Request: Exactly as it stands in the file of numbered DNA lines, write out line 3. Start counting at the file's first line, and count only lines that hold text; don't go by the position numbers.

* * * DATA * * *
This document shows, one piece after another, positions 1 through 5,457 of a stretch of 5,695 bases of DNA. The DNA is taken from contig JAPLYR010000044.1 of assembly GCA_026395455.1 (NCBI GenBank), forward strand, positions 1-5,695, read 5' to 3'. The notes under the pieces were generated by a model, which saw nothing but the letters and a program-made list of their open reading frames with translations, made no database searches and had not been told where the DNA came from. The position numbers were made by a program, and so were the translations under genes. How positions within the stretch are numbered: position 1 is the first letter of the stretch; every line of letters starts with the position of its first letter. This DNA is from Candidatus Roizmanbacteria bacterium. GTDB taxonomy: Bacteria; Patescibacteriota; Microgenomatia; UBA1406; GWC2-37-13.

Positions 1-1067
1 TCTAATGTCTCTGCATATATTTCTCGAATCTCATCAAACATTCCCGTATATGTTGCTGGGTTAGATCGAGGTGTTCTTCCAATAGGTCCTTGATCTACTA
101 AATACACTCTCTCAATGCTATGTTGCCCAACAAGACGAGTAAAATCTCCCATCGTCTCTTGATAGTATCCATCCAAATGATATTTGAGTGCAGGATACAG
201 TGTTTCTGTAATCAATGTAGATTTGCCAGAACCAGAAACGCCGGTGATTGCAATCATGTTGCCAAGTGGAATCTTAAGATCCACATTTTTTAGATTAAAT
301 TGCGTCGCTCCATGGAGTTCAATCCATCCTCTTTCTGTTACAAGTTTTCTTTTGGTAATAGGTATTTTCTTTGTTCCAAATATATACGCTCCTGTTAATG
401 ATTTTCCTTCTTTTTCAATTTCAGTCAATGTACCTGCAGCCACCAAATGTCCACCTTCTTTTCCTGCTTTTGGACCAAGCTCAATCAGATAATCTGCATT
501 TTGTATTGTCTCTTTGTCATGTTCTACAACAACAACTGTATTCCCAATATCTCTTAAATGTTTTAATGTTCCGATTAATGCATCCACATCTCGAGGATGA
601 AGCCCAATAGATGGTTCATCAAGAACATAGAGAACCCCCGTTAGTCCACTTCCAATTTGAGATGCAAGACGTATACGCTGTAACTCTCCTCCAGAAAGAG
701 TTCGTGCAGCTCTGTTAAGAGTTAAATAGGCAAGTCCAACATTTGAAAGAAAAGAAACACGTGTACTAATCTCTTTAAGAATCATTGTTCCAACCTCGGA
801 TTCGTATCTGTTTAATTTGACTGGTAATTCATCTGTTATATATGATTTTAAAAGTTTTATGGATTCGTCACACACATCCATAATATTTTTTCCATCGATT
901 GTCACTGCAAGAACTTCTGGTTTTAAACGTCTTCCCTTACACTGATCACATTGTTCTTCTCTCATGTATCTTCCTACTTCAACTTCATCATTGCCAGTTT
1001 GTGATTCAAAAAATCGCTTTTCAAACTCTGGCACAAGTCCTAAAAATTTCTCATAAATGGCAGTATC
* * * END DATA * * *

1 TCTAATGTCTCTGCATATATTTCTCGAATCTCATCAAACATTCCCGTATATGTTGCTGGGTTAGATCGAGGTGTTCTTCCAATAGGTCCTTGATCTACTA